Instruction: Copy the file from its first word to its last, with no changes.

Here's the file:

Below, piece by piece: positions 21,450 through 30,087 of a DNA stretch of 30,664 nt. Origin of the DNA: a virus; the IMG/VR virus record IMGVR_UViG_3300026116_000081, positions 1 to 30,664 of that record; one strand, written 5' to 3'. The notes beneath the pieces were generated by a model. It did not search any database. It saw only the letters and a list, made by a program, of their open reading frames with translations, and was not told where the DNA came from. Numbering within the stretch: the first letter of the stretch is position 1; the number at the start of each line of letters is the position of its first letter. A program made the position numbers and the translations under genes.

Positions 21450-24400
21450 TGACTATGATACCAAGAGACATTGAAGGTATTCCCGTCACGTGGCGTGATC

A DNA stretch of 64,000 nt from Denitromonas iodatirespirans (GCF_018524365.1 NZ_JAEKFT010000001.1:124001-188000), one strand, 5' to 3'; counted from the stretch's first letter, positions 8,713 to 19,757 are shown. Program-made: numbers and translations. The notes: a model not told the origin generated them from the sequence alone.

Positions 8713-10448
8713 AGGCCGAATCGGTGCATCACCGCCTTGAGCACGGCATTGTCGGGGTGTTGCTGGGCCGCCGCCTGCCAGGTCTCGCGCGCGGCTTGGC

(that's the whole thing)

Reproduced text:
Below, piece by piece: positions 21,450 through 30,087 of a DNA stretch of 30,664 nt. Origin of the DNA: a virus; the IMG/VR virus record IMGVR_UViG_3300026116_000081, positions 1 to 30,664 of that record; one strand, written 5' to 3'. The notes beneath the pieces were generated by a model. It did not search any database. It saw only the letters and a list, made by a program, of their open reading frames with translations, and was not told where the DNA came from. Numbering within the stretch: the first letter of the stretch is position 1; the number at the start of each line of letters is the position of its first letter. A program made the position numbers and the translations under genes.

Positions 21450-24400
21450 TGACTATGATACCAAGAGACATTGAAGGTATTCCCGTCACGTGGCGTGATC

A DNA stretch of 64,000 nt from Denitromonas iodatirespirans (GCF_018524365.1 NZ_JAEKFT010000001.1:124001-188000), one strand, 5' to 3'; counted from the stretch's first letter, positions 8,713 to 19,757 are shown. Program-made: numbers and translations. The notes: a model not told the origin generated them from the sequence alone.

Positions 8713-10448
8713 AGGCCGAATCGGTGCATCACCGCCTTGAGCACGGCATTGTCGGGGTGTTGCTGGGCCGCCGCCTGCCAGGTCTCGCGCGCGGCTTGGC